Art Czar: The Rise and Fall of Clement Greenberg
Alice Goldfarb Marquis, . . MFA Publications, $35 (321pp) ISBN 978-0-87846-701-3
Arguably the dominant American art critic of the 20th century, Clement Greenberg (1909–1994) established the fundamental narrative of modern art—the movement toward total abstraction—that continues to circulate in the art world to this day. In this smart, lively, thorough biography, Marquis defines the many masks the great critic wore and discarded throughout his career: self-hating Jew, camp counselor, college snob, delinquent father, failed fiction writer, power broker. She traces Greenberg's career from its meandering start on the margins of bohemia to its great moment of opportunity when the twin streams of capitalist philanthropy and communist intellectual fashion converged. She follows him through the frothy, postwar era of New York art making and into the days beyond, when Greenberg's rigid system of formal classification ceased to apply to contemporary currents of pop and conceptualism. Along the way are interesting insights into the churning auction prices, the sexual hijinks and the ritual alcoholism that made the good times mythical. Marquis, who has also written biographies of Marcel Duchamp and of MoMA's founding director, Alfred Barr, is especially good at conveying the sensual experience of mid-century New York intellectual life. For all interested in the golden years of the New York art world, and in American intellectual history in general, this volume will fascinate.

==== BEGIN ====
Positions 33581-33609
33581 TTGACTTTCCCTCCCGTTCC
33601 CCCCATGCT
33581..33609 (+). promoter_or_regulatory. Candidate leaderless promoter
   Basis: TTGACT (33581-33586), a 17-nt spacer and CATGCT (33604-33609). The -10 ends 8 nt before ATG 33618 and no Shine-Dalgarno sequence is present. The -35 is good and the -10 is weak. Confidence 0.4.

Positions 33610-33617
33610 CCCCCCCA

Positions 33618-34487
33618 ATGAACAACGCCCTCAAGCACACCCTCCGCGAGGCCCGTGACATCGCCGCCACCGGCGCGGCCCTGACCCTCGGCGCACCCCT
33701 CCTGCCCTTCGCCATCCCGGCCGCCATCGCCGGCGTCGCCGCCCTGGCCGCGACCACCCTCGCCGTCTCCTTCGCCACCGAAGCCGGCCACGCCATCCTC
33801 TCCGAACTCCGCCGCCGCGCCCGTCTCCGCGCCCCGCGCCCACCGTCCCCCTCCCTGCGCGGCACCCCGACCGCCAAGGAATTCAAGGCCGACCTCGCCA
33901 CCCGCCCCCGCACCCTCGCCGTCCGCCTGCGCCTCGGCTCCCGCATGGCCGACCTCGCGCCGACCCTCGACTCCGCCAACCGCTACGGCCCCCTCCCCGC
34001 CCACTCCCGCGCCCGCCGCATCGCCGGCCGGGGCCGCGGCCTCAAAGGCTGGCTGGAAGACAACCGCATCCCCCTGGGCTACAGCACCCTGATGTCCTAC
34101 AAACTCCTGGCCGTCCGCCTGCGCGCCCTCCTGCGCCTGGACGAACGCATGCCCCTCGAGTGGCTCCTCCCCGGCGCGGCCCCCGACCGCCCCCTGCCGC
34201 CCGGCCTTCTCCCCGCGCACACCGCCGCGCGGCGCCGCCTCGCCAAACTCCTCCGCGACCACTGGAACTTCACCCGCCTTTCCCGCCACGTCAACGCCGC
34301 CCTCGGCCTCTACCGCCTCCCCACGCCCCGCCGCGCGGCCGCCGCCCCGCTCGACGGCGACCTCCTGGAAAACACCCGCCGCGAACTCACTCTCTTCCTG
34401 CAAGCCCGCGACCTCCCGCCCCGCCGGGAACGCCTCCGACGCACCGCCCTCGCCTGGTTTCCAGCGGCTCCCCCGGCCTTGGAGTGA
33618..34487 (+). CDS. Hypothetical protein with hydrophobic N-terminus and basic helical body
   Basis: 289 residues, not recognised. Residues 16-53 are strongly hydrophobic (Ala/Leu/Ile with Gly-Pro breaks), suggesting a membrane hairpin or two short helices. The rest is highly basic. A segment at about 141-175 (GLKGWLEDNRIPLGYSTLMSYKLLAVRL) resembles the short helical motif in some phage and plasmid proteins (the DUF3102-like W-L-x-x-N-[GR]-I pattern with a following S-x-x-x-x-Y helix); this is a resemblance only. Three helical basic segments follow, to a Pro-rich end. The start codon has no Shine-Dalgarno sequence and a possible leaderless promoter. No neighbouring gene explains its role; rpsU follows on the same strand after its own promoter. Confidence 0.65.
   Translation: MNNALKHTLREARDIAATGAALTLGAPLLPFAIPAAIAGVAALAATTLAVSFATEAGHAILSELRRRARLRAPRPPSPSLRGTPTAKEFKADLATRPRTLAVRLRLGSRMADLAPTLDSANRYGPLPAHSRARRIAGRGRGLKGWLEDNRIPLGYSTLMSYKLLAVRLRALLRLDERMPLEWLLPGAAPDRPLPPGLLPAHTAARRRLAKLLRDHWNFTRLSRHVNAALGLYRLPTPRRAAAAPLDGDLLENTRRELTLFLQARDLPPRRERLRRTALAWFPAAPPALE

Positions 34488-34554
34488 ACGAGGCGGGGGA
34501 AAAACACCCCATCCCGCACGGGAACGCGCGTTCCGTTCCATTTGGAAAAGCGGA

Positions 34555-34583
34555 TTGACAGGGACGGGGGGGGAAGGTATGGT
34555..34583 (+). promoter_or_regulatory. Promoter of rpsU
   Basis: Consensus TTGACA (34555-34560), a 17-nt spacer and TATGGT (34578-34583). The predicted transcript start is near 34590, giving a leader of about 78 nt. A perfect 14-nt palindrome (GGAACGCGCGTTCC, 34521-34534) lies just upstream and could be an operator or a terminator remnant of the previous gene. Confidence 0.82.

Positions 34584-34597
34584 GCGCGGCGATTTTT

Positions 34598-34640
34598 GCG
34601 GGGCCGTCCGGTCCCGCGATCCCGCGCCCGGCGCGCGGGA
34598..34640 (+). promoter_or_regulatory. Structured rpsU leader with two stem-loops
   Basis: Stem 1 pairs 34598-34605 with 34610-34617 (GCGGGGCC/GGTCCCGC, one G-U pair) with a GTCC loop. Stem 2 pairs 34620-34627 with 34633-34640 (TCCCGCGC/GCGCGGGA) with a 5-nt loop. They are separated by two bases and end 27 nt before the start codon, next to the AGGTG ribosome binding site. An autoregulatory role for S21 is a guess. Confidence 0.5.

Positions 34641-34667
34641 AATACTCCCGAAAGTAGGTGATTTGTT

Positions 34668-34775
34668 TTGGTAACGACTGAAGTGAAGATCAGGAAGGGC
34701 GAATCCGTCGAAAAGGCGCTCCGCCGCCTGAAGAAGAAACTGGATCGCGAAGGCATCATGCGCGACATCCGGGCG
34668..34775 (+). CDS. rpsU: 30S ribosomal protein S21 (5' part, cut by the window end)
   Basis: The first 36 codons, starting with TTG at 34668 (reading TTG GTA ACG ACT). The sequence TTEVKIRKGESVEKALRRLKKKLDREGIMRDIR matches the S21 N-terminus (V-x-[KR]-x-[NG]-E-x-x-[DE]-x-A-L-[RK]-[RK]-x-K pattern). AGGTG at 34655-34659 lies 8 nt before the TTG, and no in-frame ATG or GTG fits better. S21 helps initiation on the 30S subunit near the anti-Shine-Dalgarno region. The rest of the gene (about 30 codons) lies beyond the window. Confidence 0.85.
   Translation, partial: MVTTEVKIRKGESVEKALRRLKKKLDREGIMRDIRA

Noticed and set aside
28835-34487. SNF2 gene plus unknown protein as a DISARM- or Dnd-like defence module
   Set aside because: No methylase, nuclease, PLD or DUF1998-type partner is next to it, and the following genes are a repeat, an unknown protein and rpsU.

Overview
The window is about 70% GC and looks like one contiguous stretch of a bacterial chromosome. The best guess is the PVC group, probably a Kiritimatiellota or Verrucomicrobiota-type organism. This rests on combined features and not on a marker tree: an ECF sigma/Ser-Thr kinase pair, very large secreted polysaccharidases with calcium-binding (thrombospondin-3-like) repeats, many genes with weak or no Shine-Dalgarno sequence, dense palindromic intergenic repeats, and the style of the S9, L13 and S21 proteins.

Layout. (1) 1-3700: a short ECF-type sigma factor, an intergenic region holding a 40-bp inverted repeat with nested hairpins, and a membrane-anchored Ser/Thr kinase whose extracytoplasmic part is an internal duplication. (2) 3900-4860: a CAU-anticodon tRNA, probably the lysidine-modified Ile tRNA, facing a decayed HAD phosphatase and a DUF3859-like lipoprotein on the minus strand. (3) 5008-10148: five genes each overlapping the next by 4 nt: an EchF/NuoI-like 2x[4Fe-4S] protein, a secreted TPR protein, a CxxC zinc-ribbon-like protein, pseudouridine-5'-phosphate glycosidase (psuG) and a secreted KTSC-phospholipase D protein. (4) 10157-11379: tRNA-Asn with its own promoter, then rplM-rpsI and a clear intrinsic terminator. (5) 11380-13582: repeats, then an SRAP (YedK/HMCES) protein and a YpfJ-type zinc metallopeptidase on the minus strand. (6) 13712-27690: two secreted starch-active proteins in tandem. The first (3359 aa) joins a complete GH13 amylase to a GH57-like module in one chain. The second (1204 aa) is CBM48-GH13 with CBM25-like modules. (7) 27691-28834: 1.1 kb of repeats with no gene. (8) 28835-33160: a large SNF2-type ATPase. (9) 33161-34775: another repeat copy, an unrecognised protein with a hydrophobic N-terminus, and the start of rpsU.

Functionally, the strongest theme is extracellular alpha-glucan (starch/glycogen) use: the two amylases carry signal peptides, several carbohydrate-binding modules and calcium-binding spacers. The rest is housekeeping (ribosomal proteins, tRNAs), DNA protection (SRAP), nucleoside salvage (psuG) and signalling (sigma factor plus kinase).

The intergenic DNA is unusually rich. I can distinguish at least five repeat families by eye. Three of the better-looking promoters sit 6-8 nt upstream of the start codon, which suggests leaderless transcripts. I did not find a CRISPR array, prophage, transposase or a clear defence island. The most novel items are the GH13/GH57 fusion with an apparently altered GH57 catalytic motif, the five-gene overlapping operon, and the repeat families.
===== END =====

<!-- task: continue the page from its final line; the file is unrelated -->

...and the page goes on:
Reviewed on: 02/20/2006